sale of vacation packages. At that time, Florida Travel Network agreed
to modify its marketing but did not admit any wrongdoing.
I made several attempts to call both Suntasia and FTN Promotions,
but either got no answer or the lines were disconnected.
If you get an unsolicited call from Suntasia or any company you've
never dealt with who already has your account numbers or other private
information, get as much information from the caller as you can and
report it to the Washington
State Attorney General's office or the AG for your state.
Then, notify your bank and let them know your account has been compromised.
One Year Later The Authorities Finally Act
07/07 - LARGO - Gayla Scott, a single mother, thought of her 11-year-old
son's upcoming birthday celebration when she got a telephone call
from a telemarketer offering a four-day vacation package in Orlando.
Because the caller already knew the name of Scott's bank, the bank's
routing number, and had called her company cell phone, Scott thought
the offer was legitimate.
It wasn't, federal authorities said.
When Scott received information on the getaway in the mail, she
thought she had a 10-day grace period to make a final decision on
the package. But the telemarketing company started taking hundreds
of dollars out of her bank account in two days, she said.
The Fort Myers woman is among more than 5,000 consumers nationwide
who have complained about the company, which goes by its current
name of Strategia Marketing. It is more commonly known locally by
its previous name, Suntasia Marketing, authorities said.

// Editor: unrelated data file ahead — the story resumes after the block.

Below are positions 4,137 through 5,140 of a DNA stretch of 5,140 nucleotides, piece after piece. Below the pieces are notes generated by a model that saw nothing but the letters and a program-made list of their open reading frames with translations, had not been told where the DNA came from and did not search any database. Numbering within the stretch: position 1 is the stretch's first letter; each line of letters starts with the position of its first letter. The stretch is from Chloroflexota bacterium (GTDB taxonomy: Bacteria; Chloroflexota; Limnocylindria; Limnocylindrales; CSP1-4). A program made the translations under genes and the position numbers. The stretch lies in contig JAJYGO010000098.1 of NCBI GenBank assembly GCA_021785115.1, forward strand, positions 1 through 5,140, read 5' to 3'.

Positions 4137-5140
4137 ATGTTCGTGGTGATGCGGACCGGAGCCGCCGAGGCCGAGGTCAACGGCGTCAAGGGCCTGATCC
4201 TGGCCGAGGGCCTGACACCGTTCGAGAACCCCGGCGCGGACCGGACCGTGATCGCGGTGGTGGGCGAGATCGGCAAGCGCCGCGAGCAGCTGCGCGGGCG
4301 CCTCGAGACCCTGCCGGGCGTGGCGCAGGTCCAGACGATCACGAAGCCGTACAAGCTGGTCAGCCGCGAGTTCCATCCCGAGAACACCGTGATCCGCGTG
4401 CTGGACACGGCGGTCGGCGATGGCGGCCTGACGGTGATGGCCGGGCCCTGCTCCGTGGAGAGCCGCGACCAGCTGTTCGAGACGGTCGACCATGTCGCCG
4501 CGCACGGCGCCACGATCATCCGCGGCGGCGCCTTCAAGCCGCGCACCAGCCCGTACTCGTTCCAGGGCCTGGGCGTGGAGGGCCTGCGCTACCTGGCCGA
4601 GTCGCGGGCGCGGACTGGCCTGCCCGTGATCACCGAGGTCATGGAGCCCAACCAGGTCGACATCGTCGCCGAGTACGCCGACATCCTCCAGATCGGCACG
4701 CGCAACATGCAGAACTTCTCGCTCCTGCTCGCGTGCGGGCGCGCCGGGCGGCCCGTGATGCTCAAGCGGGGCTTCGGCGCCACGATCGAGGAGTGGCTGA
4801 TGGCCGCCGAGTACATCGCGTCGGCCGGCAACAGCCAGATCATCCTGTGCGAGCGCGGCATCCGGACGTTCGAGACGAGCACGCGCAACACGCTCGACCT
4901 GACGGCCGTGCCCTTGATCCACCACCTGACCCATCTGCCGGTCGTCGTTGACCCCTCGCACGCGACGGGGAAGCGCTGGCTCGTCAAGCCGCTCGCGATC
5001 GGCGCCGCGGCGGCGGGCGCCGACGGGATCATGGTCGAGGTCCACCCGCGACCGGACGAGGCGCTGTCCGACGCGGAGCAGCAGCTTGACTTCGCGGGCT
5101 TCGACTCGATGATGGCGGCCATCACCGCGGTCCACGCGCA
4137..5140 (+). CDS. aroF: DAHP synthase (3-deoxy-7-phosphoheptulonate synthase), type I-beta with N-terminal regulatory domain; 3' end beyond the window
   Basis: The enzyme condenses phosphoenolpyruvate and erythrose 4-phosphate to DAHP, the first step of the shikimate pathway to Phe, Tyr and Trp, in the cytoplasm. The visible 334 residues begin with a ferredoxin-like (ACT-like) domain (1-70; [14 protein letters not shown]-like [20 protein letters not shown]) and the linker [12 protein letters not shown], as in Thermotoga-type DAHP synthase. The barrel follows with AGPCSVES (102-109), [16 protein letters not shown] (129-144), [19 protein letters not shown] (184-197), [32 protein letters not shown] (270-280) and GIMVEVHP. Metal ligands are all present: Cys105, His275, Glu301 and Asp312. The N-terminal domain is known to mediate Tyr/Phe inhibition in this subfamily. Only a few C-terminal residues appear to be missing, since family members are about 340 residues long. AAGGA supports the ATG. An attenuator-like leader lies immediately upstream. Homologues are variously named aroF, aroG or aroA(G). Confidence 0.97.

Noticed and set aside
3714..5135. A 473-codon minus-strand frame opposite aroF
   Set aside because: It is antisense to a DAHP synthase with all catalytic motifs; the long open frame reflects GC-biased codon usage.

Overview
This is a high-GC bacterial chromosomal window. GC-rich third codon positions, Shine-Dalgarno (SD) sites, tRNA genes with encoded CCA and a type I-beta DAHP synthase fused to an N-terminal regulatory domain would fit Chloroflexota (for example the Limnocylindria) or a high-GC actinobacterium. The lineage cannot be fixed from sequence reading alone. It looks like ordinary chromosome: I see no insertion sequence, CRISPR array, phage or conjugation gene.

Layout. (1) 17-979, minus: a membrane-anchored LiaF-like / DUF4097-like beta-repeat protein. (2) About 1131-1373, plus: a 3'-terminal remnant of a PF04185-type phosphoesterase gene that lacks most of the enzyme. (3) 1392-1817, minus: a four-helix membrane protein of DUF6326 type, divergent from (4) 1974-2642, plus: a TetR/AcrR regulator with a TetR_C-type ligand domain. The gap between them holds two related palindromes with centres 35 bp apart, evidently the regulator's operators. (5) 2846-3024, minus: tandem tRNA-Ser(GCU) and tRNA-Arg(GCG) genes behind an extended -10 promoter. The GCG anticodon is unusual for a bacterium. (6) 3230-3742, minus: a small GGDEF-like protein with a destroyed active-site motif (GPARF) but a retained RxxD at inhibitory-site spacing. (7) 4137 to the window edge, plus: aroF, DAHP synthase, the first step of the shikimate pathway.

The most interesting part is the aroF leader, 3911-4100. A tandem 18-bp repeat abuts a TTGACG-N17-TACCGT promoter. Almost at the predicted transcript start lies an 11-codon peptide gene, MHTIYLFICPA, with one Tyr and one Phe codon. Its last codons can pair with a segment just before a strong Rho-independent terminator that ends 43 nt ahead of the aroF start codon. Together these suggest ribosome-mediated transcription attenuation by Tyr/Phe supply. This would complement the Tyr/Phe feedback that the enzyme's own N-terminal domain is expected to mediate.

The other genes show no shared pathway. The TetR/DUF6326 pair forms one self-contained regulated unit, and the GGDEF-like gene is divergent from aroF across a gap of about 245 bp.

On Wednesday, federal and local authorities swooped down on the
company's building at 8751 Ulmerton Road and shut down the business,
if only temporarily. More than 700 employees work there.
"This may be the biggest telemarketing fraud I've ever seen," said
C. Steven Baker, the director of the Federal Trade Commission's Chicago
office, which is spearheading the investigation.
The FTC estimates consumers have been defrauded of tens, and perhaps
hundreds, of millions of dollars.
Dozens of telemarketers showing up for work Wednesday were left
dumbfounded as they were handed notices about the shutdown while
Largo police officers, U.S. postal inspectors and FTC investigators
entered the building.
"I don't know what to think," telemarketer Timothy Harvey
said. "I come here to do an honest day's work for an honest
day's pay and we get shut down, so it makes us think maybe we weren't
doing such an honest job."
"I am very up forward, with telling people the truth and things
like that," said Sherry Wise, another telemarketer. "I
was under no impression that any laws were broken, so it's kind of
Company's Assets Frozen
At the request of the FTC, U.S. District Judge James S. Moody Jr.
on Monday entered a 10-day temporary restraining order that puts